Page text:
The Felice Brothers will release Yonder Is The Clock on April 7th. The album gleans its title from a line in Mark Twain’s posthumously published novella The Mysterious Stranger, and the satire’s gloomy tone greatly influenced the construct of this new song cycle. Whereas the band’s brilliant self-titled release (my #3 of ’08) burst in with guns blazing and tempered its brief moments of melancholia with gorgeously eerie sidewinders like “Greatest Show On Earth” and “Frankie’s Gun”, Yonder Is The Clock instead peppers a few barnburners into what is otherwise a bleak and barren landscape of sound. If The Felice Brothers was the Wild West, this new album is on the verge of The Great Depression.
Songs like the opener “The Big Surprise” and “Boy From Lawrence County” (about greed, temptation, and Jesse James) have that resigned tone that lies just this side of despair. While I certainly prefer the more bombastic tracks, the Brothers put enough quirks, clicks, and clangs into these slower arrangements to lift them up above the forlorn indie fray. And there’s that certain grit to Ian Felice’s voice – like Dylan, Waits, and Cave – that can (but doesn’t always) pour a deluge of life into the most somber tunes.
However, other songs (cases in point: “Sailor Song” and “All When We Were Young”) are so weary and weighed down vocally that not even the most innovative of instrumental flourishes could keep them afloat. I don’t know if a Western-Emo genre actually exists, but these songs would fit into it if so.
Lyrically and perhaps artistically as a whole, Yonder Is The Clock is a little more cohesive than the band’s previous release and may garner higher praise from other writers. But it’s not nearly as charming or memorable for this particular listener. It’s exactly like the difference between Old Crow Medicine Show’s Big Iron World and Tennessee Pusher. Both are excellent albums that wipe the floor with any release by inferior acts. But in a side by side comparison, there is a clear distinction: One ends up on my all-time favorites list, while the other gathers dust on my shelf.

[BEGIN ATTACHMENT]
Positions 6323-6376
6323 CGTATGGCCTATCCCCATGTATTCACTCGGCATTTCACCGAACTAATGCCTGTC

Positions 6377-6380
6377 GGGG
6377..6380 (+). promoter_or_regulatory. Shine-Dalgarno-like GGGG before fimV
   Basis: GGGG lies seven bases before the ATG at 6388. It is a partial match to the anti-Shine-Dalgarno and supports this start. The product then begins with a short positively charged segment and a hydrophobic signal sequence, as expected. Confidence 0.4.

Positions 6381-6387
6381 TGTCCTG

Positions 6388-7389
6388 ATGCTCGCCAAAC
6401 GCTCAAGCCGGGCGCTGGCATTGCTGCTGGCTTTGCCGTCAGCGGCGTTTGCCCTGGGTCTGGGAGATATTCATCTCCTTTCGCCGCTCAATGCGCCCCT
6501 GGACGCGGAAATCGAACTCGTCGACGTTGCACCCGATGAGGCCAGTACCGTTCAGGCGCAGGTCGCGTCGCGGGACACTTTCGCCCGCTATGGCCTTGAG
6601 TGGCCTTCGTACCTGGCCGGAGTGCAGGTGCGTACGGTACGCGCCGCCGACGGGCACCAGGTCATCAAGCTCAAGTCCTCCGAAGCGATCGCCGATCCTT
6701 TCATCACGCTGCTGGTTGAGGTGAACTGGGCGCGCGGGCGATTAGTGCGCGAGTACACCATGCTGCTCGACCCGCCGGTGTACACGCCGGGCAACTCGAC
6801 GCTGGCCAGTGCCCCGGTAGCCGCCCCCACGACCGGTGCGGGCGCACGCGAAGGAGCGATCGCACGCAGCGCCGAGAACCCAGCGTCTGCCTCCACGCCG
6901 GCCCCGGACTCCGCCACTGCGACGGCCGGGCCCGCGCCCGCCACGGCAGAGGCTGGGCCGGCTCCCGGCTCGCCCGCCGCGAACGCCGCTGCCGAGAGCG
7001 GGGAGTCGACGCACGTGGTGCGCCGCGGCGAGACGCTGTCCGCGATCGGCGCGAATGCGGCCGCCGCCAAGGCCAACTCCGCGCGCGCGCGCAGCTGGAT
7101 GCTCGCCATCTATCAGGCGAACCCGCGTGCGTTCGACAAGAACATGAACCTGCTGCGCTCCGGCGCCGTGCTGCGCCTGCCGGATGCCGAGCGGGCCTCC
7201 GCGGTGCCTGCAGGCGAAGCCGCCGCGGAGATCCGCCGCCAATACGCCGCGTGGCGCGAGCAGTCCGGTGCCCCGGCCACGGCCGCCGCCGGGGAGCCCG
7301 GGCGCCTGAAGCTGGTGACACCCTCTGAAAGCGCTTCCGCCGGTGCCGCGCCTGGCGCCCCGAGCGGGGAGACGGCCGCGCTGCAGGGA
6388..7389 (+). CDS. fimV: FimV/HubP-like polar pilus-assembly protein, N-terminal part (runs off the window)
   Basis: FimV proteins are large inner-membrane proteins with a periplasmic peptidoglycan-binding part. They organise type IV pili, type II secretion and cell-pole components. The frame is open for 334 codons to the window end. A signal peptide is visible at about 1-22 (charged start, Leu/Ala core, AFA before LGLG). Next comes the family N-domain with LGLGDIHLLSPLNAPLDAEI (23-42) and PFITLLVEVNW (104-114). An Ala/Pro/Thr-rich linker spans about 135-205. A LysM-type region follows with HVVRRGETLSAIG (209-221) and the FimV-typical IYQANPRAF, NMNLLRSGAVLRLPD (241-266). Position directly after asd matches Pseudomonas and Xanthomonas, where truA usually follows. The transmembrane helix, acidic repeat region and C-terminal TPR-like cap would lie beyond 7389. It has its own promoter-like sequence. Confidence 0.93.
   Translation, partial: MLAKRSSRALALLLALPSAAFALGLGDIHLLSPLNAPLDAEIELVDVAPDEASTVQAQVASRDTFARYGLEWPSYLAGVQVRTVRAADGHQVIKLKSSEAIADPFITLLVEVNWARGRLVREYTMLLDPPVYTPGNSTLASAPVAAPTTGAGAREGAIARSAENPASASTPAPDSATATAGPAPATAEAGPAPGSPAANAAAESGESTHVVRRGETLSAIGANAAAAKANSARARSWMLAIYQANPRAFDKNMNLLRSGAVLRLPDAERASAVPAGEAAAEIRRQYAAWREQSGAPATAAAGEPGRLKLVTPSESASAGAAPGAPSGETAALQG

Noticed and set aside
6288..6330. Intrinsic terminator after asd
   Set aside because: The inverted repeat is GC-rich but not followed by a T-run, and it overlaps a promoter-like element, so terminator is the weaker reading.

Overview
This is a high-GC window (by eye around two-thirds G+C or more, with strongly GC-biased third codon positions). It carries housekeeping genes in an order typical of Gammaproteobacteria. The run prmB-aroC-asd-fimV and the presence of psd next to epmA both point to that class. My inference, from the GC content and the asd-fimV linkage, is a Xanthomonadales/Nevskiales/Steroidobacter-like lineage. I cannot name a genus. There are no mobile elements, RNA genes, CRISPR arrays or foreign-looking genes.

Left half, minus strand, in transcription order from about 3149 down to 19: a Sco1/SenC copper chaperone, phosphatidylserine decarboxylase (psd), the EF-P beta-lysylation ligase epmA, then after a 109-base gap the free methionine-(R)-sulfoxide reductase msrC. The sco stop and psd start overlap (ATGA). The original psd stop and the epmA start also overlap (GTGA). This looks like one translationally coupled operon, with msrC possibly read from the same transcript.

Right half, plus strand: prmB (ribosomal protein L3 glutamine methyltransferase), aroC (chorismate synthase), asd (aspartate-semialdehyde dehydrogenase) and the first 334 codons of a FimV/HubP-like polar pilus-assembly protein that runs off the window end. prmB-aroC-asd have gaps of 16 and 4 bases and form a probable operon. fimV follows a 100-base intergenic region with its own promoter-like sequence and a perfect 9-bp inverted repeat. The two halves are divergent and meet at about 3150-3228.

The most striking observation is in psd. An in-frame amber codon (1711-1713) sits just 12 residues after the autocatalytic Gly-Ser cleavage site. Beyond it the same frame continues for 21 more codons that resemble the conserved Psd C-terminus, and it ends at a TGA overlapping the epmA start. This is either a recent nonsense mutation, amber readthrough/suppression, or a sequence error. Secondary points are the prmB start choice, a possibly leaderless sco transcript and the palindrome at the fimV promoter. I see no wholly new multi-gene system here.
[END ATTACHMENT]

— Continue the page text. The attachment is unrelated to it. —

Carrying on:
Yet there are certainly other tracks that are stunning enough to stand out even to cynical ole me. “Penn Station” strikes up the band, dipping down into gravel-voiced dejection in the verses and rising with grand harmony on the chorus. The boys even manage to imitate the hustle and bustle of a busy train station in the latter half of the song.
And the uptempo twangers “Chicken Wire”, “Run Chicken Run” (which I first posted last week), and the cover of “Memphis Flu” recall the floor shakin’ ruckus of the band’s previous release, and show that often a robust arrangement and vigorous performance can deliver a serious message even more effectively than a dower ballad.
The Felice Brothers – Run Chicken Run (mp3) *
*mp3 hosted by & posted w/ permission of label
The Felice Brothers Official Site
Pre-order @ Amazon